On The Last Witch Hunter (2015)

When Star Wars: The Force Awakens was released, there was a longform internet discussion on the nature of the Mary Sue. Debates raged over whether Rey, one of the protagonists of that film, was in that camp of figures. Critics of the question itself lobbed another salvo over the fence, suggesting that Luke Skywalker himself might be one of these wish-fulfillment, good-times, go-lucky goof troops. Unhappiness rages across the solar system.

I can tell you, with no doubt or question, that Vin Diesel’s character in The Last Witch Hunter, Kaulder, is the Most Mary Sue (Or Gary Stu) Character Of All Time. There is not a single line in the film that is wasted in the film’s glorious mission to make Kaulder appear to be the most interesting, cool, sexy, badass, mystical immortal man in the entire history of fiction film. And it works because Vin Diesel has 18 Charisma.


The Last Witch Hunter tells an age-old tale. Man kills evil witch, evil witch curses man with immortality, man becomes tool of the Church in order to hunt down witches for eight hundred years before being hoodwinked by other witches into letting the original evil witch queen back into the world.

It’s a clever setup for what is, at the bottom, a neat urban fantasy story with some Dungeons & Dragons framing, and I think that The Last Witch Hunter enters into the pantheon with ConstantineUnderworld, and Jupiter Ascending in the sense that it is a wildly imaginative work that might overreach in terms of what it wants to do in relation to what it is able to do. If you think that any of those films are good and worth your time (I love them all), then you should see this movie immediately.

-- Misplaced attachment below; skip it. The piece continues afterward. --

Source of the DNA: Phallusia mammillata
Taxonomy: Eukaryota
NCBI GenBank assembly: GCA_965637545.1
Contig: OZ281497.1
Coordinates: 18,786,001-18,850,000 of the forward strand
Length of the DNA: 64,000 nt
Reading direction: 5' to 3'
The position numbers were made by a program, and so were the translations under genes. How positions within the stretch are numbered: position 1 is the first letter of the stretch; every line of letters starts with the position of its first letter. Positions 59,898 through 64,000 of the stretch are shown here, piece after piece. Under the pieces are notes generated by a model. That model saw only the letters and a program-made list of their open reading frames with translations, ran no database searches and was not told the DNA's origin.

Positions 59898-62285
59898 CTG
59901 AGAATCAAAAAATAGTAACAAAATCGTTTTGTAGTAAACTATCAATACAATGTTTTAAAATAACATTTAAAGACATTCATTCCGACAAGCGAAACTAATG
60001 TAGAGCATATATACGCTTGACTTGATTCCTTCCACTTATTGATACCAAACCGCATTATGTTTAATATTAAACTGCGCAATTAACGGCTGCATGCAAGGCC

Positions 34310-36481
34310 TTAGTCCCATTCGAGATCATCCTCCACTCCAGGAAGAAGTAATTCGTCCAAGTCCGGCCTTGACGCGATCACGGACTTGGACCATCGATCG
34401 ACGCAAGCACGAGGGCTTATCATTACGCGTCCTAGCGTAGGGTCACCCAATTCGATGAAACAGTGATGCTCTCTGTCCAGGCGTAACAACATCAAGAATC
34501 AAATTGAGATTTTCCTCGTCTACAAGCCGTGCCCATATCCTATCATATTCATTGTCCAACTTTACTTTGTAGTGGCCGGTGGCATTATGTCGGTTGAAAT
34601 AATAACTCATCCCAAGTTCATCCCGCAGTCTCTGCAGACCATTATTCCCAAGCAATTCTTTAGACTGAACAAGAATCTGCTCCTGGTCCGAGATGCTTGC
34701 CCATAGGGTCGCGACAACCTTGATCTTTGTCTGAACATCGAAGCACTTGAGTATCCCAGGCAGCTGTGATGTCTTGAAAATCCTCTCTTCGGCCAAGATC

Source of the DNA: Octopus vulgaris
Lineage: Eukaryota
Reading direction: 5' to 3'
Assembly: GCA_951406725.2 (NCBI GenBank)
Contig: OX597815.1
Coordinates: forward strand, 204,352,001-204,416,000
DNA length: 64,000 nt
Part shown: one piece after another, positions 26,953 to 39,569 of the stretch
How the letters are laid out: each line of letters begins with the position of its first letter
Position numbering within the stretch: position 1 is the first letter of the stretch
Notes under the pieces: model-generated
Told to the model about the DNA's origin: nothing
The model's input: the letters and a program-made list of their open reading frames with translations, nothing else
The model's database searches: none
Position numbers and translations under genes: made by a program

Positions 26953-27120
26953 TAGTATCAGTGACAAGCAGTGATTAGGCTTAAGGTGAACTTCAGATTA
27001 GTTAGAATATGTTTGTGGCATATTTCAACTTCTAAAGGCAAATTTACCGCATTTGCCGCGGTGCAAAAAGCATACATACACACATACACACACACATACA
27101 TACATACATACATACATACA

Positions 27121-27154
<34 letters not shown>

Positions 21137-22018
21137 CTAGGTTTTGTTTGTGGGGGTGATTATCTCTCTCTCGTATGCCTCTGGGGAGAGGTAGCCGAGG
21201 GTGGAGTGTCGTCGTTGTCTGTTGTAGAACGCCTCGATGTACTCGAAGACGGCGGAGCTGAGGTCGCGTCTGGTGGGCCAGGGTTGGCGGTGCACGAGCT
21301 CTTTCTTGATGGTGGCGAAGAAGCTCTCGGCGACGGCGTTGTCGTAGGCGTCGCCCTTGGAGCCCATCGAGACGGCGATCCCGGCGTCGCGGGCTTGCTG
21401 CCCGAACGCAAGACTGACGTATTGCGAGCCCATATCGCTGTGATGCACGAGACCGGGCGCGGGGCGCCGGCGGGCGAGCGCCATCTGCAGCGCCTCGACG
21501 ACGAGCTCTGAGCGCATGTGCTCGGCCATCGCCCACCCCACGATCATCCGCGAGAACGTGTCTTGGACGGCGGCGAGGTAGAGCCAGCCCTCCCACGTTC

The Last Witch Hunter has some of the only turn-based combat in filmmaking. Every action takes place in a A > B > A structure, with the film cutting between each figure performing fighting moves or spells as each scene progresses. In the opening of the film, there is a fight scene where a number of northern European almost-vikings travel to the Plague Tree of the Witch Queen to destroy her and end the Black Plague in Europe. Each moment in the sequence happens in turn — a sword swings, an enemy attacks, a spell is cast, Kaulder speaks the power word on his sword so that it bursts into flame, the Witch Queen casts entangle on Kaulder, and he performs the finishing blow that sets the immortality curse into play.

There’s one way of reading this sequence that is purely causal. Events have to happen in time, and linearity of action needs to be achieved, and so of course things look “turn-based” in that everything happens in turn. However, The Last Witch Hunter seems almost allergic to shots that contain more than one action in them. We currently live in the age of the action blockbuster where the cool and trendy thing to do is show coherence of action, and our compositing and CGI technology is advanced enough where we can do that and have it look very cool (the ending of the first Avengers film hinges on this as does huge chunks of Bay’s Transformers films and Liebesman’s Teenage Mutant Ninja Turtles).

The current age of action cinema is wildly erratic and post-continuity. We don’t want to see things in sequence–we want it all at once, a datafield impressed upon us rather than a chain of things. When The Last Witch Hunter slows things down and gives them to us bit-by-bit, it has the feel of intention. It looks, and feels, like figurines moving on a board in sequence, attacking and using skills to defeat their enemy.